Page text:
On Finding Your People
My daughter just applied for grad school. She's going for an MFA in poetry.
I mention this for two reasons.
- My daughter just applied to grad school and I'm super proud of her.
- She highlighted an interesting aspect about her undergrad years in her application, which I'd like to underline here.
While she was taking classes in Peoria, IL, she sought out other poets and helped form and advance a poetry scene. In Peoria, IL. Not in New York or Los Angeles. They did readings and gave input into each other's work and made each other better poets.
I love it when people figure out the fact we can't go it alone.
Earlier this week I briefly hung out with some friends who are a part of an indie-folk band based out of Lexington, KY.
Turns out - there's a music scene in Lexington, KY. Who knew?
After a little poking around on the Internet I found:
- A public art scene in Cleveland
- A poetry scene in Denver
- There are writers' groups in almost every city in the country.
As I made my long, cold, snowy way back home yesterday, this concept stoked my curisity.
Community is a basic human need. Seeking out like-minded people is something we all do, whether in the art world or the corporate world or the stamp collecting world or the world of macramé. Or at least we all should.
Creativity, work and community are inextricably linked. In fact, the trope of the lone wolf, artistic genius, lonely executive is actually quite rare.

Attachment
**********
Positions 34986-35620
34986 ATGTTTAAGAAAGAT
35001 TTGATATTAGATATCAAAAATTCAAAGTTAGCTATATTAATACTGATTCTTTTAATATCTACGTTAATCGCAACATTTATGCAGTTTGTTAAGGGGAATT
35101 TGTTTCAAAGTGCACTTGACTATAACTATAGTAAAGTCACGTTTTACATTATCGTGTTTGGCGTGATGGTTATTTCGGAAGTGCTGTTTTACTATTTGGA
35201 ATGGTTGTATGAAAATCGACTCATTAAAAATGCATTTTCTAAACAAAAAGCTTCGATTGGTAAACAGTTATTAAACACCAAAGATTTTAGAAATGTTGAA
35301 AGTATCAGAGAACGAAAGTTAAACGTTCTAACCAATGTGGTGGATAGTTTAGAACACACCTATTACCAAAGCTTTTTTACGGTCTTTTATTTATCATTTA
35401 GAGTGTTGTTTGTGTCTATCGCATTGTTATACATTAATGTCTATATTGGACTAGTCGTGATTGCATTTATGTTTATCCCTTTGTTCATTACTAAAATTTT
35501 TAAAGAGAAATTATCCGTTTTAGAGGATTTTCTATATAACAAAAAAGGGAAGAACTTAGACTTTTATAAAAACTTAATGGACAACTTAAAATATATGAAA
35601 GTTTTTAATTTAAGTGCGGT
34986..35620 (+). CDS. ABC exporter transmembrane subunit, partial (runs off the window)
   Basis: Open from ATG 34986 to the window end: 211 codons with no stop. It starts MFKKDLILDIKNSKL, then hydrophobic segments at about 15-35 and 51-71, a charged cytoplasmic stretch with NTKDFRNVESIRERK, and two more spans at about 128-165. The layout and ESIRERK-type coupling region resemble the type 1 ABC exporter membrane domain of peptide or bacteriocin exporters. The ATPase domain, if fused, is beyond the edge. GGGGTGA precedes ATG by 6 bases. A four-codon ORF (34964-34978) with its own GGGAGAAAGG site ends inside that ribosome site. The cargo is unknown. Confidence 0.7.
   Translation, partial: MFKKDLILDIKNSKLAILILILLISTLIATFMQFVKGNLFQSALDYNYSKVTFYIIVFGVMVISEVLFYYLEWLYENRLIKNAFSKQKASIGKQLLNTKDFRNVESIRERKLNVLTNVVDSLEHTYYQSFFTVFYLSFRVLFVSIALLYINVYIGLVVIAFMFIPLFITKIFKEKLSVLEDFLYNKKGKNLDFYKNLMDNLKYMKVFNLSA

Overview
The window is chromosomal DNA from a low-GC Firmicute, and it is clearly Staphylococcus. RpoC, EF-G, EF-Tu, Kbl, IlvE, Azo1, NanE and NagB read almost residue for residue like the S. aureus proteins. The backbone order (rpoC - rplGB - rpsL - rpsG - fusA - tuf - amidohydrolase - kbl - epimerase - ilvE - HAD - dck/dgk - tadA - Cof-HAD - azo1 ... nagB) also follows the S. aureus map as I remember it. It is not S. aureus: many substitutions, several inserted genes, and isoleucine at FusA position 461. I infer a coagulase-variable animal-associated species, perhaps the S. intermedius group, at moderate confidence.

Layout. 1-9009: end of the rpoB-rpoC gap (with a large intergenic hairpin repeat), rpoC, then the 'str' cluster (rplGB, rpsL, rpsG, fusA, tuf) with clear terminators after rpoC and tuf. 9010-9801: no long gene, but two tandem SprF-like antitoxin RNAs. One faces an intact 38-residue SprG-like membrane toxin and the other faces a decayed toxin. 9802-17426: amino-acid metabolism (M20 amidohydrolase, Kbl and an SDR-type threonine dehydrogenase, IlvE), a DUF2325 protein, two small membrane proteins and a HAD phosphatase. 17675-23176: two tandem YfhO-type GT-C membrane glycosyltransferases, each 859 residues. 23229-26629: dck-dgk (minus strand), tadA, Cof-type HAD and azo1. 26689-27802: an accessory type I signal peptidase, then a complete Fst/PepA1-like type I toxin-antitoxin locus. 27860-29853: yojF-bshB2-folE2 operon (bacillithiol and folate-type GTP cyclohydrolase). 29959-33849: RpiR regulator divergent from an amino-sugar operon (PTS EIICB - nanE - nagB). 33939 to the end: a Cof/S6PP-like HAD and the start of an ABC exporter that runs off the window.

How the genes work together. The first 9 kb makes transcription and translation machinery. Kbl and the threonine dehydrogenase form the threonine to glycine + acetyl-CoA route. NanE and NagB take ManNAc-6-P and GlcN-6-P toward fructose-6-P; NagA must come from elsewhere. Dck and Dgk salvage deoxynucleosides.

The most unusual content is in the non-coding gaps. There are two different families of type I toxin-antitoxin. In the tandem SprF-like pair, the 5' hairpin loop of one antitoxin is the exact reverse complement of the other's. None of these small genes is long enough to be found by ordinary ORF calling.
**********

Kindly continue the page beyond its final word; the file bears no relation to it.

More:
Jeff Goins says we do our best work in community. I agree with him. Have you sought out others with whom you can collaborate, discuss or review your work, or simply find mutual camaraderie and support? You should. Here's where to start.
My guess is there are other people around you looking for the same thing you are. You just have to find them. Go to places where they may hang out - like a bookstore or a coffee shop or a museum or a part - and introduce yourself. Take out an ad in your local paper. Start a meetup. Your people are out there.
While a lot of things about the Internet are broken right now, the one thing World Wide Web has always done well is make connections. There are other people who love what you love in this world. Reddit and Facebook groups are a great place to begin seeking out such people. There are even still old-fashioned (circa 1995) message boards, where people with similar interests can connect and share. Do a little research and find a place you belong.
Face to face, real life connections are always best. Depending on who you are, where you are, your station in life, and your goals - it might make sense to move yourself to where your people are, whether a faith-based group or a creative community. While this is not possible for everyone, it may be more possible than you would think. Consider it.
Find a community to which you can contribute. Not only will this allow you to do your best work, but you may contribute to someone else in unexpected ways.
And - it could be the start of something great.